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You have to look at the spec sheets VERY carefully...any one worth its salt will show the nominal (note, nominal values can vary a little piece to piece, but generally are worst cases) sizes. Also note that because of the slots in the flange (unless you're using the narrow slots of a CI flange) will allow some fudging forward/backward when placing the bolts with the typically oversized holes in the toilet. This will usually give you at least 1/4" slop you can move the toilet. The horn on the toilet is usually in the 2-5/8" OD or so, give or take a bit, and the minimum hole in the flange is 3", so offsetting the toilet slightly will still let stuff fall directly down into it.

FWIW, most toilets only have one bowl, and to get a 10 or 14" version will change the depth of the tank...the actual bowl will project into the room more than it needs to. Toto sells some toilets that use a proprietary adapter they call the UniFit...this allows exactly the same toilet to fit on either a 12" (stock), 10 or 14" (optional extra) Unifit...it leaves the same toilet sitting exactly the same distance from the wall with any of those standard offsets with the proper UniFit adapter. Toto tends to have the lowest defect rate in the industry. Their selling prices are usually a lot lower than the suggested one.

The 'spare' distance behind a toilet can vary anywhere from zero to over 2", so you really have to view the spec sheets. Those Toto models that use the Unifit tend to have 3/4" space behind them, so, along with fudging the location a bit, a Toto with the stock UniFit, any of those will work on your slightly over 11" flange. Make sure that your wall is actually plumb - if it leans in, there will be less room as you go up.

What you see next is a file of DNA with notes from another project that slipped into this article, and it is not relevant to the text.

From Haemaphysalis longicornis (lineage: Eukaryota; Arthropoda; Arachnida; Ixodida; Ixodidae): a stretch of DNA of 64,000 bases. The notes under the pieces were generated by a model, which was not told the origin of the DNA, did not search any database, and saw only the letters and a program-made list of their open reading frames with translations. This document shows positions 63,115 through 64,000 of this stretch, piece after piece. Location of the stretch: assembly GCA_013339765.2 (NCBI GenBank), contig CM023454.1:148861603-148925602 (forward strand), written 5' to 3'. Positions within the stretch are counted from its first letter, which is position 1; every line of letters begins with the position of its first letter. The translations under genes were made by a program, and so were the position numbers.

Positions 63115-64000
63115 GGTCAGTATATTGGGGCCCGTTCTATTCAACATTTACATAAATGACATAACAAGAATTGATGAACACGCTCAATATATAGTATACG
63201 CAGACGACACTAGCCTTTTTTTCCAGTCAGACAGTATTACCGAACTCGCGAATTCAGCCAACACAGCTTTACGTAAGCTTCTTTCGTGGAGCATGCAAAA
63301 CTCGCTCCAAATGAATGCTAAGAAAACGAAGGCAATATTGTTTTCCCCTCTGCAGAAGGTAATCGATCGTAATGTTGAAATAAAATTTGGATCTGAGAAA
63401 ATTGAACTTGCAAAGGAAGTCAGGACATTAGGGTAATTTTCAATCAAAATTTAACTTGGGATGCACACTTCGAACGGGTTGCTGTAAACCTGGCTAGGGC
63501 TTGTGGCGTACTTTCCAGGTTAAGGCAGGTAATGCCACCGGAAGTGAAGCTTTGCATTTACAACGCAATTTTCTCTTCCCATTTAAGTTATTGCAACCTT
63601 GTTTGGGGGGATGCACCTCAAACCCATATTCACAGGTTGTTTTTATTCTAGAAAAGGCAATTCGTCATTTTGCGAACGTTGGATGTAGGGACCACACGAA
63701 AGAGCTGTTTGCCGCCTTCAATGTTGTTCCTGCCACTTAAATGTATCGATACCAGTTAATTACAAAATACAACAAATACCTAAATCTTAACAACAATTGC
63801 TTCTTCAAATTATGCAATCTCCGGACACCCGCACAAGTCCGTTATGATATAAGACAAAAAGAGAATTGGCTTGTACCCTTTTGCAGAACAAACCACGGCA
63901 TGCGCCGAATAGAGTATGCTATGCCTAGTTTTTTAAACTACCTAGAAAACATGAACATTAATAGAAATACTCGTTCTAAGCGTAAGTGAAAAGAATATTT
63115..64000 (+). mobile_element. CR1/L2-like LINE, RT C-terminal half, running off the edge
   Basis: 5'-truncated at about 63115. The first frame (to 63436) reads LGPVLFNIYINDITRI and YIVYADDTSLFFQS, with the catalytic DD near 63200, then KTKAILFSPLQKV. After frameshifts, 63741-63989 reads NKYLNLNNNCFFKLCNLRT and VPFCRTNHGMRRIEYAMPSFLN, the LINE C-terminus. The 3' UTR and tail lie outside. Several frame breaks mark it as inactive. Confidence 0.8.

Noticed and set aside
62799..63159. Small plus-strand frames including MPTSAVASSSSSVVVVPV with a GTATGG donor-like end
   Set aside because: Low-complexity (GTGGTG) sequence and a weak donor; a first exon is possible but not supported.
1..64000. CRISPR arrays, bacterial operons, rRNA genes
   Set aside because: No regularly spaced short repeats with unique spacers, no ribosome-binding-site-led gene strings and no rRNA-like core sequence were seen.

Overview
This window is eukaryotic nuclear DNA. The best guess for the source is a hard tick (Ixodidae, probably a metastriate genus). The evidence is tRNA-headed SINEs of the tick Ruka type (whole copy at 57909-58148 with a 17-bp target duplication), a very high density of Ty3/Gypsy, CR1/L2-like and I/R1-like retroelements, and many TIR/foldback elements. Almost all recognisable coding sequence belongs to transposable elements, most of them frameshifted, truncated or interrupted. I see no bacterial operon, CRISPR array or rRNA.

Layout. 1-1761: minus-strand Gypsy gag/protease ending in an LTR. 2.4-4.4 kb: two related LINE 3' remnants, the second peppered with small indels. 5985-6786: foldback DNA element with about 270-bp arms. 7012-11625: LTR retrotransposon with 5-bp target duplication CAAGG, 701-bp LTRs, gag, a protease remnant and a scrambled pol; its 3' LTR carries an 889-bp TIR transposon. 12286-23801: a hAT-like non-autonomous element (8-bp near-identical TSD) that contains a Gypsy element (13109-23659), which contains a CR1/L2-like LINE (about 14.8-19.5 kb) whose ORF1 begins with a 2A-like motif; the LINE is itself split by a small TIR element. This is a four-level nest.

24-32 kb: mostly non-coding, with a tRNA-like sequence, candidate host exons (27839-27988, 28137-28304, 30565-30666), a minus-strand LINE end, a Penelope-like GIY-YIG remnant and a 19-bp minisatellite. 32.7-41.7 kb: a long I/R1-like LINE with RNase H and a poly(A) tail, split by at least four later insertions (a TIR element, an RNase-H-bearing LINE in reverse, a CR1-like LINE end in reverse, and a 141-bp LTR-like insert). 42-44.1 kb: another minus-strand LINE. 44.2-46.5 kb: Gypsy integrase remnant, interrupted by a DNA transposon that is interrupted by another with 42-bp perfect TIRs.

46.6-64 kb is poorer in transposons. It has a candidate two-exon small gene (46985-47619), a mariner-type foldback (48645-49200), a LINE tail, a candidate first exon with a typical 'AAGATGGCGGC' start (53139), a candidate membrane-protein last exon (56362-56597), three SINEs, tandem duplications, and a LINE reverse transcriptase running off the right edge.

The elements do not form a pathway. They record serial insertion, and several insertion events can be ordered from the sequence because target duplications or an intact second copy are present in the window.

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Old 09-14-2018, 07:50 AM   #13
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An offset flange could also be used.
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Old 09-14-2018, 04:07 PM   #14
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Not all offset flanges are created equal. Some will work quite well, some are a clog waiting to happen. You want one that has an offset with a full diameter opening, not one with sort of a shelf with an off center outlet. Not much use if the thing is already installed, though, as it's often a pain to cut out the old to install a new one.
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Old 09-26-2018, 05:52 PM   #15
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Finally putting up the sheetrock in the bathroom and was about to start on the side wall then realized, Hey! I may want to add in a 2x4 to support the future glass enclosure.

What's the best way to face it? I figure doing it like a standard wall stud give a minimal area and hope to hit the target. Perpendicular to the other studs seems like that's usually the answer but does it need more support? horizontal blocking behind?

Pictures help, I'm a visual learner.


EDIT: Seems I found the answer in another post.. False alarm, guys recommend two or three studs there.